In the Christian world, Biblical cosmology placed Earth’s age at around 6,000 years, but fossil and geology discoveries began to upend this idea in the 1700s. In 1862, physicist William Thomson, better known as Lord Kelvin, used Earth’s supposed rate of cooling and the assumption that it had started out hot and molten to estimate that it had formed between 20 and 400 million years ago. He later whittled that down to 20-40 million years, an estimate that rankled Charles Darwin and other “natural philosophers” who believed life’s evolutionary history must be much longer. “Many philosophers are not yet willing to admit that we know enough of the constitution of the universe and of the interior of our globe to speculate with safety on its past duration,” Darwin wrote. Geologists also saw this timeframe as much too short to have shaped Earth’s many layers.

Lord Kelvin and other physicists continued studies of Earth’s heat, but a new concept — radioactivity — was about to topple these pursuits. In the 1890s, Henri Becquerel discovered radioactivity, and the Curies discovered the radioactive elements radium and polonium. Still, wrote physicist Alois F. Kovarik in a 1929 biographical sketch of Boltwood, “Radioactivity at that time was not a science as yet, but merely represented a collection of new facts which showed only little connection with each other.”

February 1907: Bertram Boltwood Estimates Earth is at Least 2.2 Billion Years Old, Tess Joosse, American Physical Society

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On-Off Superconductor...


A team of physicists has discovered a new superconducting material with unique tunability for external stimuli, promising advancements in energy-efficient computing and quantum technology. This breakthrough, achieved through advanced research techniques, enables unprecedented control over superconducting properties, potentially revolutionizing large-scale industrial applications.

Topics: Applied Physics, Materials Science, Solid-State Physics, Superconductors

Researchers used the Advanced Photon Source to verify the rare characteristics of this material, potentially paving the way for more efficient large-scale computing.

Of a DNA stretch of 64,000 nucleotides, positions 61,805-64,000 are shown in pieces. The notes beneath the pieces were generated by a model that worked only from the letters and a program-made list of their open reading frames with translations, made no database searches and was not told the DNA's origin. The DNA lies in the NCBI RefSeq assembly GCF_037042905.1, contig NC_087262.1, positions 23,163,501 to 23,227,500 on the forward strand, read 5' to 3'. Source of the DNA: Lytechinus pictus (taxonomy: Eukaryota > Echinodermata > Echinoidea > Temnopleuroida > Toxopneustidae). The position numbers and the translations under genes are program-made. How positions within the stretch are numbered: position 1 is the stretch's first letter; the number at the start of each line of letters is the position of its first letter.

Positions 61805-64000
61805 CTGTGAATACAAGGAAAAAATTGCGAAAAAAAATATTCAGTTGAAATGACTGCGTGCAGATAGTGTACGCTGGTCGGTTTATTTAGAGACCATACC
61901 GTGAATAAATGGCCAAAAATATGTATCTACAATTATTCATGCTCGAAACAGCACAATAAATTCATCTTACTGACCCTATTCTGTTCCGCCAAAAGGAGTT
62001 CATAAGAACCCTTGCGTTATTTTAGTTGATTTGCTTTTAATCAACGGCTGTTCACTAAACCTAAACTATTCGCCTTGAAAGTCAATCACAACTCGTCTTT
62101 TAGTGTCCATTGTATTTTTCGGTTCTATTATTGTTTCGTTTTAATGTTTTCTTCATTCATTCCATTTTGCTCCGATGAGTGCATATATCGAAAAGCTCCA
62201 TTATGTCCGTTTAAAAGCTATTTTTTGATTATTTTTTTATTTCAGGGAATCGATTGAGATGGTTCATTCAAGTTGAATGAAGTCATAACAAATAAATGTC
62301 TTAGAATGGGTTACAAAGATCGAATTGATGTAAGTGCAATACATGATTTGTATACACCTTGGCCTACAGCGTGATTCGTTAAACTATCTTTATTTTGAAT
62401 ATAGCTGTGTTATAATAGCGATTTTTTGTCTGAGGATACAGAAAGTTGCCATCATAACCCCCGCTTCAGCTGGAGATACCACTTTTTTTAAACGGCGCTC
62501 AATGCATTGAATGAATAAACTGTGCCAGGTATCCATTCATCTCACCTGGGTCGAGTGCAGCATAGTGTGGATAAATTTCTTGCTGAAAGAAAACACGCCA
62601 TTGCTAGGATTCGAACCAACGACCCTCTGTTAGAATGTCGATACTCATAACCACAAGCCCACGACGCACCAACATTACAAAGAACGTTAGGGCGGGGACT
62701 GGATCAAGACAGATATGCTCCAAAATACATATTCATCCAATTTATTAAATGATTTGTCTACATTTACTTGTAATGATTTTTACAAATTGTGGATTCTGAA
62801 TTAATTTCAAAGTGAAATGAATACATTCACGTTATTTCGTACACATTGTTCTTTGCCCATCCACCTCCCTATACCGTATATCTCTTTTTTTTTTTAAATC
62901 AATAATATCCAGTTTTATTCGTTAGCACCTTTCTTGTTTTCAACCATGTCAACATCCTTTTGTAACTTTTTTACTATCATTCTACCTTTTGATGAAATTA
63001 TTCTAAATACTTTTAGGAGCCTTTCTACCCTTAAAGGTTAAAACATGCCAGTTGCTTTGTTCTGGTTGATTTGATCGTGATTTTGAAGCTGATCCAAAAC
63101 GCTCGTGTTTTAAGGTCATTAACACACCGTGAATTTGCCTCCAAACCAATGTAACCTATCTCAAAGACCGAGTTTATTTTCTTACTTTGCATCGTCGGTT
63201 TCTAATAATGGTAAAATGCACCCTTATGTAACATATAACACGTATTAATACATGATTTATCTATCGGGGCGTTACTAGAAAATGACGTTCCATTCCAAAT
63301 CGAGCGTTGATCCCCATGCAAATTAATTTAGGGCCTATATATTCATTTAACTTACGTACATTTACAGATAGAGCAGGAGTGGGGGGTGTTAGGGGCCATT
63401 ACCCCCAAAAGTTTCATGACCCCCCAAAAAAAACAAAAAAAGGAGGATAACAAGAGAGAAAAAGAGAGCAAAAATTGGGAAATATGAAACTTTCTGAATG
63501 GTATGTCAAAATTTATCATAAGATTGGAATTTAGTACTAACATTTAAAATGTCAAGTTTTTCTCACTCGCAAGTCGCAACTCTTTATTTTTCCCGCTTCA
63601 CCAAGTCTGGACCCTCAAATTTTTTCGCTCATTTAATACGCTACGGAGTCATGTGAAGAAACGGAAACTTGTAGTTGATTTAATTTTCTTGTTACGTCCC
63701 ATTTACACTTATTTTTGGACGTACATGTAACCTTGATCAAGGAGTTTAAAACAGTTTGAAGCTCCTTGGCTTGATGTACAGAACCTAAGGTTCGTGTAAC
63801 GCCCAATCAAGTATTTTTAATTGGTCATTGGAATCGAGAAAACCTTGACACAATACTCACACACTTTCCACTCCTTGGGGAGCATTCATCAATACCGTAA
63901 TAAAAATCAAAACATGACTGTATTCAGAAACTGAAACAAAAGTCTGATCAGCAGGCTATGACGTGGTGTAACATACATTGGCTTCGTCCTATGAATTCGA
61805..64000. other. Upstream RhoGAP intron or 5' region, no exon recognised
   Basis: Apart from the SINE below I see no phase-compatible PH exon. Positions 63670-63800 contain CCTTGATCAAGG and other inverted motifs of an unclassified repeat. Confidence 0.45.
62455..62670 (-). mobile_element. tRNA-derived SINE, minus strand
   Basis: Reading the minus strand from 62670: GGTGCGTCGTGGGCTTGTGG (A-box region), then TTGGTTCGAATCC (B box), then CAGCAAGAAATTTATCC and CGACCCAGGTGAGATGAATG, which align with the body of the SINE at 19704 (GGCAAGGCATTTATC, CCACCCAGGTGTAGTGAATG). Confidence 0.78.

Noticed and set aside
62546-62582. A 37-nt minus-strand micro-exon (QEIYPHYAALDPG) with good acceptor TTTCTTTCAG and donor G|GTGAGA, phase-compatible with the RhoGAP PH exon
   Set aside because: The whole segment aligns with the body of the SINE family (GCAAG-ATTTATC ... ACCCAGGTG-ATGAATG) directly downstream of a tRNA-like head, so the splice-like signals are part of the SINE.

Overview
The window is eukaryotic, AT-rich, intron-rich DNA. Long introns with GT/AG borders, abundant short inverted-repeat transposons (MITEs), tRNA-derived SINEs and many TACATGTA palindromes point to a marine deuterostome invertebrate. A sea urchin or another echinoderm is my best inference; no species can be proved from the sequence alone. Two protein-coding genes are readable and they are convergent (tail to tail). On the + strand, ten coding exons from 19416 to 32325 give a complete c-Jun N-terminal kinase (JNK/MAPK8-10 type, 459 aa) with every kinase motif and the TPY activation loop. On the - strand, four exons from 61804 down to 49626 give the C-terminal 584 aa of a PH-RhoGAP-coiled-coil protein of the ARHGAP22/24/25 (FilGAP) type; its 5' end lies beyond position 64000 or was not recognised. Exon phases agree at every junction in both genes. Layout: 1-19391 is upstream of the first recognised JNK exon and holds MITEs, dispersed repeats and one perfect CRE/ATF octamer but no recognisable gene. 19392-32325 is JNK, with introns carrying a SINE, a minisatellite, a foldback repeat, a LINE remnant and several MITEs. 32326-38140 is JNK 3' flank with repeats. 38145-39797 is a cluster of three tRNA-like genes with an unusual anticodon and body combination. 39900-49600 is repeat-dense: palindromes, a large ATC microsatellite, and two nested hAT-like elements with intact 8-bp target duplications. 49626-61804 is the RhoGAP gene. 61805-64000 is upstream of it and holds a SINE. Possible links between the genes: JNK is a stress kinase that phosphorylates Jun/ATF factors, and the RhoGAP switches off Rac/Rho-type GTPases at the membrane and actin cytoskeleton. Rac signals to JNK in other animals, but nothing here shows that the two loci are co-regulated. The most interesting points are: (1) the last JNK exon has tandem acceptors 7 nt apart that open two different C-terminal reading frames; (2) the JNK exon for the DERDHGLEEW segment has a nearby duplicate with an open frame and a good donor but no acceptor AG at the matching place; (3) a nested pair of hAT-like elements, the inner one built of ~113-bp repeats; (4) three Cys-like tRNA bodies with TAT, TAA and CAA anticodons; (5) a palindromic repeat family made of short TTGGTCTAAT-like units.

As industrial computing needs grow, the size and energy consumption of the hardware needed to keep up with those needs grows as well. A possible solution to this dilemma could be found in superconducting materials, which can reduce energy consumption exponentially. Imagine cooling a giant data center full of constantly running servers down to nearly absolute zero, enabling large-scale computation with incredible energy efficiency.

Breakthrough in Superconductivity Research

Physicists at the University of Washington and the U.S. Department of Energy’s (DOE) Argonne National Laboratory have made a discovery that could help enable this more efficient future. Researchers have found a superconducting material that is uniquely sensitive to outside stimuli, enabling the superconducting properties to be enhanced or suppressed at will. This enables new opportunities for energy-efficient switchable superconducting circuits. The paper was published in Science Advances.

Superconductivity is a quantum mechanical phase of matter in which an electrical current can flow through a material with zero resistance. This leads to perfect electronic transport efficiency. Superconductors are used in the most powerful electromagnets for advanced technologies such as magnetic resonance imaging, particle accelerators, fusion reactors, and even levitating trains. Superconductors have also found uses in quantum computing.